There is a disconcerting passage of Scripture that starkly illuminates the concept of sacredness. I vacillated over whether to draw upon it for this post, but couldn’t divine (pun intended) how this might take shape apart from it.
It’s the story of Uzzah and the Ark of the Covenant (in 1 Sam. 6 and 1 Chr. 13). For the uninitiated (or those only initiated by Raiders of the Lost Ark), the Ark was an ornate chest of sorts containing a number of sacred objects collected during the Israelite’s miraculous escape from Egypt: some manna, a staff that budded (and once turned into a snake), and the tablets of the law. Above all, however, it was said to be inhabited by God’s Presence.
During Israel’s early monarchy, the Ark was relegated to an almost superstitious object—toted into battle like a talisman. God caused this misuse of the Ark to result in its being captured by Israel’s Philistine enemies. It was eventually returned and took up interim residence in a hamlet called Beth Shemesh, at the house of a man named Abinadab.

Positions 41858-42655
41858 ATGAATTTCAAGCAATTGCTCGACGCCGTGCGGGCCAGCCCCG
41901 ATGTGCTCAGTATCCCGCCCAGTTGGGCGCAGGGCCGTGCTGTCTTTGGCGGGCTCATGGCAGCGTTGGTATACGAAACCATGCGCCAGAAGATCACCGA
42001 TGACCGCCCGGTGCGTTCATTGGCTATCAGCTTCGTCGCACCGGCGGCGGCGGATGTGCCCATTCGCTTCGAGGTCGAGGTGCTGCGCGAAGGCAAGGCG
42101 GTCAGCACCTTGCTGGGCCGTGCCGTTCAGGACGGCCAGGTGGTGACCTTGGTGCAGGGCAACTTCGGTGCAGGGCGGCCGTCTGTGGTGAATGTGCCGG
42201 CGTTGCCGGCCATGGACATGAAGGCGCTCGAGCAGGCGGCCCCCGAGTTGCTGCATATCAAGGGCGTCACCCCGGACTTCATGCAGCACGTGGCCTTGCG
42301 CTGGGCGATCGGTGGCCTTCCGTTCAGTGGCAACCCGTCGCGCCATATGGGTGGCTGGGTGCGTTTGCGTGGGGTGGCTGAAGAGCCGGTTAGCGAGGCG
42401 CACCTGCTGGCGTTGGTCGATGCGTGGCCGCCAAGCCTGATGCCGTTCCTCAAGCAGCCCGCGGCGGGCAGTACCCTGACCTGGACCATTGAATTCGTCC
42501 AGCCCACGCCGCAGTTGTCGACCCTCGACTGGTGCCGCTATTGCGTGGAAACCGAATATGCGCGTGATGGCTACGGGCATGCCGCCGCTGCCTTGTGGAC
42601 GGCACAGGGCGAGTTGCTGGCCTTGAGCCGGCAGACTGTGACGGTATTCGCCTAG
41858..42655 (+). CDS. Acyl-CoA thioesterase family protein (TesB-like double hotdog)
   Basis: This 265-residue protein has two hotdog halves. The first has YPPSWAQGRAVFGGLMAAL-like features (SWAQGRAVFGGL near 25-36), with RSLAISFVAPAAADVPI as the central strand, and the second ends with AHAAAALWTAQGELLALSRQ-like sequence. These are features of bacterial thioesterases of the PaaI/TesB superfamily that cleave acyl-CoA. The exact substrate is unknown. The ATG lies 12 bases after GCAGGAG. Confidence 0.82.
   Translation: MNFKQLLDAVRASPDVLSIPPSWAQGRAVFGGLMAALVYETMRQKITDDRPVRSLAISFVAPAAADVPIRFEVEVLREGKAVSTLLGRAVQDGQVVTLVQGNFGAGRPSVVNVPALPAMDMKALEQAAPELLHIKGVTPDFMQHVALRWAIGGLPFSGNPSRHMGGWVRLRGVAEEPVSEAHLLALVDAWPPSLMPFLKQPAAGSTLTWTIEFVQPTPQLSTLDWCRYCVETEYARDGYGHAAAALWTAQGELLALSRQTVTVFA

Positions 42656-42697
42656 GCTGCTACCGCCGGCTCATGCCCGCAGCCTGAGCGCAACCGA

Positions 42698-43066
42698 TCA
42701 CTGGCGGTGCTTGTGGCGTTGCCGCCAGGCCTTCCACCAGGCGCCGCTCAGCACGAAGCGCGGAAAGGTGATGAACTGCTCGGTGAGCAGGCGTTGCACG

Then reverent king David decreed that the Ark should find a more honorable home in Jerusalem. He entrusted the task of transport to two men named Ahio and Uzzah, Abinadab’s sons. In a profoundly practical frame of mind, these two men hoisted the Ark up onto an oxcart—sending it along in much the same fashion as it had come to them. (See 1 Sam. 6)
And so it was that the dwelling place of God’s Presence came bumping along out of Beth Shemesh en route to Jerusalem, heaved lurchingly along by oxen. At a point just outside Jerusalem the cart hit an uneven patch of road, and the Ark began to teeter. Observing this, Uzzah reached out and braced it with his hand. Here we encounter the episode that is likely troubling for us, and was undoubtedly troubling for those present.